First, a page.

Caffeine ingestion (3-9 mg/kg body weight) prior to exercise increases performance during prolonged endurance exercise and short-term intense exercise lasting ~5 min in the laboratory. These results are generally reported in well-trained elite or recreational subjects. However, there is a lack of well-controlled field studies to determine the applicability of laboratory results to the athletic world. Caffeine does not appear to enhance performance during incremental exercise tests lasting 8-20 min and during sprinting lasting less than 90 s, although research examining sprinting is rare. In addition, the mechanisms responsible for any improvement in endurance and short-term exercise have not been clearly established. The ergogenic effects of caffeine are present with urinary caffeine levels that are below the limit of 12 µg/ml allowed by the International Olympic Committee, which raises serious ethical issues regarding the use of caffeine to improve athletic performance. One solution would be to add caffeine to the list of banned substances, thereby requiring athletes to abstain from caffeine ingestion 48-72 hr prior to competition.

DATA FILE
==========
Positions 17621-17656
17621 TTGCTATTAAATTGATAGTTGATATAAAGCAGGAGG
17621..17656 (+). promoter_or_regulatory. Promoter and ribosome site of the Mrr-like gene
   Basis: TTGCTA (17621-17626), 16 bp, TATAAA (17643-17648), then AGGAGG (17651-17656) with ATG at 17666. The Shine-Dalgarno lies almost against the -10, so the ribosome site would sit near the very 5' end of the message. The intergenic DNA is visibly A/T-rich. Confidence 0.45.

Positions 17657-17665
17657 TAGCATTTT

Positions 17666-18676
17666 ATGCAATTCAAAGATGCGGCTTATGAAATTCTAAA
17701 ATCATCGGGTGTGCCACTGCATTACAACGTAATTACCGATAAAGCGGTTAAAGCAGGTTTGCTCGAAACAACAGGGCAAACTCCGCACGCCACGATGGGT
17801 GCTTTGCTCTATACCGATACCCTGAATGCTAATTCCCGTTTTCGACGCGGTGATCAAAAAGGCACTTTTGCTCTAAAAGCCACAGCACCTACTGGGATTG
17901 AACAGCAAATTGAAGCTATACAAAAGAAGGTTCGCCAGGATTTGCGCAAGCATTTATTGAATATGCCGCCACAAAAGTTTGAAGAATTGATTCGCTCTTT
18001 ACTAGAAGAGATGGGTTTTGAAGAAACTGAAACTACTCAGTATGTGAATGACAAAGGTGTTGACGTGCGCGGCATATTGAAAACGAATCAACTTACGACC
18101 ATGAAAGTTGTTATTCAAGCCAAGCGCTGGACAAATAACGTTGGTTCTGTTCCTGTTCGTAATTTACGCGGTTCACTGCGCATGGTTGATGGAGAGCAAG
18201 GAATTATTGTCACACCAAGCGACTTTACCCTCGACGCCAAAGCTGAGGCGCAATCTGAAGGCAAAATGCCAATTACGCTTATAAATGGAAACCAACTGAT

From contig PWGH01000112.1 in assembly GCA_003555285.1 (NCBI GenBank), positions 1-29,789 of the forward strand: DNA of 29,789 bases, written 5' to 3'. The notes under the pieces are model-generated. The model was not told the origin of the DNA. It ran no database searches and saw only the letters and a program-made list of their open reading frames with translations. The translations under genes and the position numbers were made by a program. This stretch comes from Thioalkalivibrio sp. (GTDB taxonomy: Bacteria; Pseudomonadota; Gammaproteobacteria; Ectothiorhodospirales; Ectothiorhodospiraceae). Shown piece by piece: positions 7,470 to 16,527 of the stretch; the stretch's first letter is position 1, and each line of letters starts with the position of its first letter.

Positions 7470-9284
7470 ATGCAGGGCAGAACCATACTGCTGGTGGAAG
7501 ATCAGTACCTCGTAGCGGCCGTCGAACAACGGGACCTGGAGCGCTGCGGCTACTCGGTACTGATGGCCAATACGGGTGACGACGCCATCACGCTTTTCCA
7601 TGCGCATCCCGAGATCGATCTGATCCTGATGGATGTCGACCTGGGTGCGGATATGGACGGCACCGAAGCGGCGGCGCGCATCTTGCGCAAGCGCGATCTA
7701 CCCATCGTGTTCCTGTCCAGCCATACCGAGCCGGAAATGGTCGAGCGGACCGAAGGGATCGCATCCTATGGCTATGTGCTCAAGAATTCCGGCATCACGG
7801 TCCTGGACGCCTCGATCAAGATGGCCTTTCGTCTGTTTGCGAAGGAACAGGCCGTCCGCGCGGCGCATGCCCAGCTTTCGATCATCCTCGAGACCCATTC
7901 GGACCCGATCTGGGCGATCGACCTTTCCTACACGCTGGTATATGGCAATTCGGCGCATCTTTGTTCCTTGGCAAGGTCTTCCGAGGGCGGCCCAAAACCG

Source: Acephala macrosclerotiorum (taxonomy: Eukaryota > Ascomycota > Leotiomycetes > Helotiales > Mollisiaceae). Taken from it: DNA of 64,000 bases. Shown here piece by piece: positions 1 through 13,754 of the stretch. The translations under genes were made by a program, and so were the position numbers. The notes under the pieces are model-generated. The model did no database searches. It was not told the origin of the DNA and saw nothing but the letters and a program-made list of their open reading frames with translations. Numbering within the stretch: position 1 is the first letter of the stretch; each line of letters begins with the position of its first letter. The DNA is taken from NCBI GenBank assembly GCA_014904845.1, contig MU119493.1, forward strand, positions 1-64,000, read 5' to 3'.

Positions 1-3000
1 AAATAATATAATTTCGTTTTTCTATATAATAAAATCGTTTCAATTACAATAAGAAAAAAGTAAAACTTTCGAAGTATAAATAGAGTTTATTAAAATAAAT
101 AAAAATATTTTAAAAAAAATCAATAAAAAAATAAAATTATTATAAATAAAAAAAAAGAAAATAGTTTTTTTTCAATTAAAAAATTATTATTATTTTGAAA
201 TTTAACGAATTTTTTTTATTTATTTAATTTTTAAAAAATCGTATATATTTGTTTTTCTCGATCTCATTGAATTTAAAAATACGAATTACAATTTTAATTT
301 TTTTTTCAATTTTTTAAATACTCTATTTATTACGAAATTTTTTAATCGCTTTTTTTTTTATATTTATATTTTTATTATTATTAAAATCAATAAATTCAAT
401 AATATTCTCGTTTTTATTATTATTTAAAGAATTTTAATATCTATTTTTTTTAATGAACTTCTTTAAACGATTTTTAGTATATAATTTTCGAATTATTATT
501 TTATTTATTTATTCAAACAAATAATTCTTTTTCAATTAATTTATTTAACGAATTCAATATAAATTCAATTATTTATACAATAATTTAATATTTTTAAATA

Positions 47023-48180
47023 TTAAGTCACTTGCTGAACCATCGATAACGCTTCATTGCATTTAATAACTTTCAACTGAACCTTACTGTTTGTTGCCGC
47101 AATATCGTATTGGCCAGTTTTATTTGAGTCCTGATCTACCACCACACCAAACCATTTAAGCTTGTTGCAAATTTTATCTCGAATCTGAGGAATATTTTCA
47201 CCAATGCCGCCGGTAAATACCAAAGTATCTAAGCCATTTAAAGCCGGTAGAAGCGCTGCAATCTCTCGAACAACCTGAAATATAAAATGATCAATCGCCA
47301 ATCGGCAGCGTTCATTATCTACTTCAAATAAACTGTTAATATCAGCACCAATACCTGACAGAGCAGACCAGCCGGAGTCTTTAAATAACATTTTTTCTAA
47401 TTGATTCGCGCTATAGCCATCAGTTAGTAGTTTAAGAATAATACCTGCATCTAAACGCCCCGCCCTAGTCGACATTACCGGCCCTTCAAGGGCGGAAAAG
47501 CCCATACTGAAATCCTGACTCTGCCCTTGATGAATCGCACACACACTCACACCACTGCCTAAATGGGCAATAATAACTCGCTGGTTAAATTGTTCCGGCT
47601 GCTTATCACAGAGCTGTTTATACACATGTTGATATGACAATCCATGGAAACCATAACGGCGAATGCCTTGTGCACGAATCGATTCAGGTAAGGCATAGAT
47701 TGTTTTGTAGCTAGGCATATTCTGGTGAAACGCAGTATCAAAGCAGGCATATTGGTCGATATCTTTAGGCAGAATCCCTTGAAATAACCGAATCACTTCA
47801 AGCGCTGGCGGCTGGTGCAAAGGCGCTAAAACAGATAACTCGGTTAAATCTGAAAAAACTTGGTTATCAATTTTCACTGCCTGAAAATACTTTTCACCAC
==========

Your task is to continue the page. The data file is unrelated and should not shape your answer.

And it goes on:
Lawrence L. Spriet is with the School of Human Biology, University of Guelph, Guelph, ON, Canada, N1G 2W1.